Phytochemical profiling and antioxidant potential of aqueous and ethereal extracts of elephants’ feeds in the savannah ecological zone of Ghana

  • Authors

    • Sylvenus Aguree Pharmaceutical Sciences, Dr. Hilla Limann Technical University, Post Office Box 553-Wa, Upper West Region, Ghana
    • Samson Abah Abagale C.K Tedam University of Technology and Applied Sciences, Post Office Box 24-Navrongo, Ghana.
    • Isaac Sackey University for Development studies, School of Biosciences, Department of Bioscience. Post office Box TL1350-Tamale, Ghana.
  • This study reports on the phytochemical profiles and antioxidant properties of aqueous and ethereal crude extracts of Cassia sieberiena root, Ficus platyphylla stembark, Terminalia laxiflora root, and leaves, Tamarindus indica fruits, Kigelia africana root and Mitragyna inermis stembark as Elephants feed. Standard and approved methods were employed in this study. The phytochemical constituents detected included alkaloids, saponins, anthraquinones, tannins, flavonoids, phenols, terpenoids, and triterpenoids. The IC50s were 115 µg/mL and 7865 µg/mL for aqueous and ethereal extracts of Mitragyna inermis. 77.29 µg/mL and 1564 µg/mL for aqueous and ethereal extracts of Ficus platyphylla, 5352 µg/mL and 7843 µg/mL for aqueous and ethereal extracts of Terminalia Laxiflora, 8.963 µg/mL and 1253 µg/mL for aqueous and ethereal extracts of Cassia sieberiena, 10423µg/mL and 12645 µg/mL for aqueous and ethereal extracts of Kigelia africana, 1339 µg/mL and 2653µg/mL for aqueous and ethereal extracts of Tamarindus indica and 3.819 µg/mL for gallic acid (control). Cassia sieberiena root aqueous extract had the highest total phenol content of 62.36 ± 6.18 with a corresponding total antioxidant capacity of 289.0 ± 6.642 and the lowest total phenol content of 1.543±2.76 was detected in ethereal extract of Terminalia laxiflora leaves with a corresponding total antioxidant capacity of 241.3±4.04. The aqueous extracts possess stronger DPPH scavenging abilities compared to the ethereal extracts for all samples studied. These findings revealed the health-supporting potentials of these elephant feeds. The finding is also a guide to the managers of our zoos and National parks on the importance of natural feeding in wildlife.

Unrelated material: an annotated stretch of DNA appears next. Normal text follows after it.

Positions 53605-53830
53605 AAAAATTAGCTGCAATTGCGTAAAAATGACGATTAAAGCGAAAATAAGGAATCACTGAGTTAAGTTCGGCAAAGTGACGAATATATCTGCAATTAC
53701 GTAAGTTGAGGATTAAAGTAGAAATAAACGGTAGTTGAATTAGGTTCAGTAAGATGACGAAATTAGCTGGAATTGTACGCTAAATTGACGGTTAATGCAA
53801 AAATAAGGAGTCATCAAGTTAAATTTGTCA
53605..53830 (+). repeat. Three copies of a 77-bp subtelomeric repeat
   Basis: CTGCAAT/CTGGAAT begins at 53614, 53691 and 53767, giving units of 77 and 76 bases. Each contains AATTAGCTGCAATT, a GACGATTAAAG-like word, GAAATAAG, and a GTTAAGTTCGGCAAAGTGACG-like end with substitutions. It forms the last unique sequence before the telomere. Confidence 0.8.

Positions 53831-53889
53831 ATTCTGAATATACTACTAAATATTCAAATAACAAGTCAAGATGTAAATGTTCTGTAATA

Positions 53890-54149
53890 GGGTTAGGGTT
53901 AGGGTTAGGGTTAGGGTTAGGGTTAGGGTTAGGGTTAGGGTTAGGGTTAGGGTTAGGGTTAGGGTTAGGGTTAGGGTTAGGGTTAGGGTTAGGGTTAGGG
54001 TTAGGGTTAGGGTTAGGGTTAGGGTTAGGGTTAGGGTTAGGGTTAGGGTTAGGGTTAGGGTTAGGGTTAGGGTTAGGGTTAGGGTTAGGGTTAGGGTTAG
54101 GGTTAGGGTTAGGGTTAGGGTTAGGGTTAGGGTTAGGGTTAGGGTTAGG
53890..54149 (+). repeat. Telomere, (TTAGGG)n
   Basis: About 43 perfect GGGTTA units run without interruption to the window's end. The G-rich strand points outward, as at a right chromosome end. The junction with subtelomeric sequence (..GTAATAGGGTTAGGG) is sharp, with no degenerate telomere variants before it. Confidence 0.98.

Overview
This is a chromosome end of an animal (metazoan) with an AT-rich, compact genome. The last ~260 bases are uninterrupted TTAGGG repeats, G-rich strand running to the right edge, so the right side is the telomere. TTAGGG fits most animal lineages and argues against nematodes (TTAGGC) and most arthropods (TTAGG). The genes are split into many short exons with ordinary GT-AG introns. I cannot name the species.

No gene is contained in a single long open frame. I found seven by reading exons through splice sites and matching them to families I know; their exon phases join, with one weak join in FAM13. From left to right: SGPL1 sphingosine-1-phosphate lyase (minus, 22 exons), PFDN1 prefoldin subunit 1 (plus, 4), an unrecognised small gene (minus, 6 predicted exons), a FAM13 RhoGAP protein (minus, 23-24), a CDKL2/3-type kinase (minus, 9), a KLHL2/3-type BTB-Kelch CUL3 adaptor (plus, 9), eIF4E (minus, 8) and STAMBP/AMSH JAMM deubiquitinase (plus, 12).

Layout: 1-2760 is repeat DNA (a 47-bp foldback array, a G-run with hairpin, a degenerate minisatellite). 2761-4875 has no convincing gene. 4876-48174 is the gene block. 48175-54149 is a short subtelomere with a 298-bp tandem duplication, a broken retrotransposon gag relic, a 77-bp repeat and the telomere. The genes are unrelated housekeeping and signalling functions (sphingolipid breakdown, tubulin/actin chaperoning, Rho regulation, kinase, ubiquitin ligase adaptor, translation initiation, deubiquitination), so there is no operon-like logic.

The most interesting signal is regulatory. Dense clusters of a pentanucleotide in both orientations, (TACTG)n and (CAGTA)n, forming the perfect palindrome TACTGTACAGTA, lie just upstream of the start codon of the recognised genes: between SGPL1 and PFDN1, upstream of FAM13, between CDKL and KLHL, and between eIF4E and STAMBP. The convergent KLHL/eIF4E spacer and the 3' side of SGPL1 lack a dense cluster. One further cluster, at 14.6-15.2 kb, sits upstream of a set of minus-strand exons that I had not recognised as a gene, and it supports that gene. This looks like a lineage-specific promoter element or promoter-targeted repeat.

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    Aguree, S., Abagale, S. A., & Sackey, I. (2024). Phytochemical profiling and antioxidant potential of aqueous and ethereal extracts of elephants’ feeds in the savannah ecological zone of Ghana. International Journal of Advanced Chemistry, 12(1), 7-15.